Bartolo, the Twins, and a Guy Named Phil
Image courtesy of © Kevin Jairaj-USA TODAY SportsStated multiple times during his brief tenure with the Minnesota Twins a season ago, Colon noted that he had told his late mother he would pitch until age 45. Despite that seeming somewhat unlikely at points throughout this offseason, the now-Texas Ranges hurler has posted 56 1/3 IP and has reached his 45th birthday.
Of course Colon isn’t the pitcher he was when he debuted at the age of 24 in 1997. He doesn’t have the scintillating fastball, and he’s put on a few pounds since then. Even looking back to the middle of his career, a run with the Angels in which he was hucking 93 mph cheddar, Colon’s days of overpowering hitters are long gone. What’s most impressive about the rotund thrower of baseballs is just how good he continues to be at reinventing himself.
This season with the Rangers, Colon’s fastball has averaged 90 mph. Despite throwing at a lower velocity, he’s slightly boosted his swinging strike and chase rates. Colon has generally been good at avoiding both hard contact and the longball, both of which have plagued him some this season. He’s throwing his sinker more often than at any point in his career, and his fastball is at a career low usage rate. What’s maybe most important is that Colon isn’t hurting himself.
With over one-third of the season in the books, Colon owns the league’s best BB/9 rate at 0.8 and also the best K/BB rate at 7.20. It’s a formula that works, and one that another recently jettisoned Twin hung his hat on as well.
If Bartolo Colon is a portrait of longevity, Phil Hughes may end up going down as somewhat the opposite. Nearing his 32nd birthday, the former Twins starter could be looking at the beginning of the end. Thanks to a shoulder injury that forced him to undergo thoracic outlet surgery, a procedure with poor recovery rates across the sport, Hughes never was the same pitcher that Terry Ryan rewarded with an extension back in 2014.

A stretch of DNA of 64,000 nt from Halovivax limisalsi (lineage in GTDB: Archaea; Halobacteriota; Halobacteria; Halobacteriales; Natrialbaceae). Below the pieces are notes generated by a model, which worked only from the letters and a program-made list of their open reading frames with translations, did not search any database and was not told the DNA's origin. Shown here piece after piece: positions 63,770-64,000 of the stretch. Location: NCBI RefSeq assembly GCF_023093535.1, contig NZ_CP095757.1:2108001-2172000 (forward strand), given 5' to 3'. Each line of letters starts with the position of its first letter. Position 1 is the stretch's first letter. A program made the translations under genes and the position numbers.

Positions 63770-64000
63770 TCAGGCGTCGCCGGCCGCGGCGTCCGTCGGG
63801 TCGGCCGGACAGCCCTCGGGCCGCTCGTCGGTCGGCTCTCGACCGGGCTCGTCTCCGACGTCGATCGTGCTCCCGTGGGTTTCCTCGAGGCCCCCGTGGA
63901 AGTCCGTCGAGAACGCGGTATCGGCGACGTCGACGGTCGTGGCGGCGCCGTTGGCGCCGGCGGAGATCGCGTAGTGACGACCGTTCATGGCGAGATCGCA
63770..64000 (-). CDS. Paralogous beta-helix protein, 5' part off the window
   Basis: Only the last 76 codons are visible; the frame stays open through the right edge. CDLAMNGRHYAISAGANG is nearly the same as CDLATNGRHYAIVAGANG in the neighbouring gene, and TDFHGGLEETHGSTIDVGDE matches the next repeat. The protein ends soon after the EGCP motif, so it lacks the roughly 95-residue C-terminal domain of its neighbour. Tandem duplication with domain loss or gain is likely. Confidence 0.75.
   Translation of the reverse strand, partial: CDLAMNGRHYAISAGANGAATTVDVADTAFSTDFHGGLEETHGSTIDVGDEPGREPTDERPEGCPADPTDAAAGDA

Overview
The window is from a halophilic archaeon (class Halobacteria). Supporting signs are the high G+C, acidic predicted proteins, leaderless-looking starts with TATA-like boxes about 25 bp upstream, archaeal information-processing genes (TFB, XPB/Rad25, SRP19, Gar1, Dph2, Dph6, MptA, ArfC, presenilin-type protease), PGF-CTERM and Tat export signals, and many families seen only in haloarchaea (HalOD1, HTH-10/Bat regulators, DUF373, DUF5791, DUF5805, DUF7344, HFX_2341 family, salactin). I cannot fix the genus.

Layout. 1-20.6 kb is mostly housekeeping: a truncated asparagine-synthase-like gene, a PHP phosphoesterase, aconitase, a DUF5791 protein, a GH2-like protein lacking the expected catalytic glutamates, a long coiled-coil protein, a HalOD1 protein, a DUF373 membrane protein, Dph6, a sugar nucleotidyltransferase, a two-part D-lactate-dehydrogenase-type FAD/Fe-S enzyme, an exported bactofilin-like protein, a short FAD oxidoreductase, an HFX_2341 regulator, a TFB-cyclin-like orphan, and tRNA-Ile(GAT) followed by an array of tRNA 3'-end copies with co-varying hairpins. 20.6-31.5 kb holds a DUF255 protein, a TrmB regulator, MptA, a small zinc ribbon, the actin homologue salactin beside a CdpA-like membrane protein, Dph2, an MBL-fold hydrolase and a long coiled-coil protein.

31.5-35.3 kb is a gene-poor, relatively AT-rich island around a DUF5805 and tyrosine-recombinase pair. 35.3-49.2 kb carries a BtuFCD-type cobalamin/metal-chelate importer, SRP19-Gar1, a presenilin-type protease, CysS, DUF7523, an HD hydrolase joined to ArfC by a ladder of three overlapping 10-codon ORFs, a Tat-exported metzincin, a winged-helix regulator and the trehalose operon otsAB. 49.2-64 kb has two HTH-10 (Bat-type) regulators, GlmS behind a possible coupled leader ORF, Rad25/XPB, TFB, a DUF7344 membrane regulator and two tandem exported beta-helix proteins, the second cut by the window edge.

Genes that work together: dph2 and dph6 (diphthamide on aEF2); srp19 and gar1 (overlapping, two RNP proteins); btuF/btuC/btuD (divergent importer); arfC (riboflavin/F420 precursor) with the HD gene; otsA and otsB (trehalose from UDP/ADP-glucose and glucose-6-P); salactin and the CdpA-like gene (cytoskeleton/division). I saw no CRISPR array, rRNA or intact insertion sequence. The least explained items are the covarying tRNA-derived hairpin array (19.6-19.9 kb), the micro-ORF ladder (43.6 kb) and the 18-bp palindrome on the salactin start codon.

It is in 2014 and 2018 though, that Hughes and Colon find themselves intertwined. During his first season with Minnesota, Hughes burst onto the scene as a legitimate Cy Young contender. He would end up finishing seventh in the voting, his first time ever receiving a tally. With a 3.52 ERA and a 16-10 win/loss record for Ron Gardenhire’s squad, the 28-year-old looked incredible.
The secondary numbers, as with Colon in 2018, are what set Hughes apart. He completed the year walking just 0.7 batters per nine innings, and his 11.63 K/BB ratio is currently an all-time major league record. Although Hughes didn’t use a blistering fastball (albeit with a bit more bite than that of Colon’s current offering), he too worked on the premise that he was best suited for success by limiting self-inflicted damage.
Should you have decided to stick with me this long, I’d like to be fair and offer up that there may be no bigger point to this piece. Both Colon and Hughes’ exploits in these highlighted situations are minor data points in a sea of much larger careers. What I think we see here however, is what a great storyteller the game of baseball can be. Although neither Colon nor Hughes may ever be remembered among the most elite arms in the game, they’ve each given us as baseball fans plenty to be in awe of.
For one pitcher, the game isn’t going to be done until he decides that there’s been enough. For the other, the operating table may have been the final blow to an otherwise promising career. No matter how the dust settles or the sun sets, Bartolo Colon and Phil Hughes have provided us with story lines like those that the sport is built upon. To Big Sexy himself, Happy Birthday. To Phil Hughes, thanks for that magical summer.
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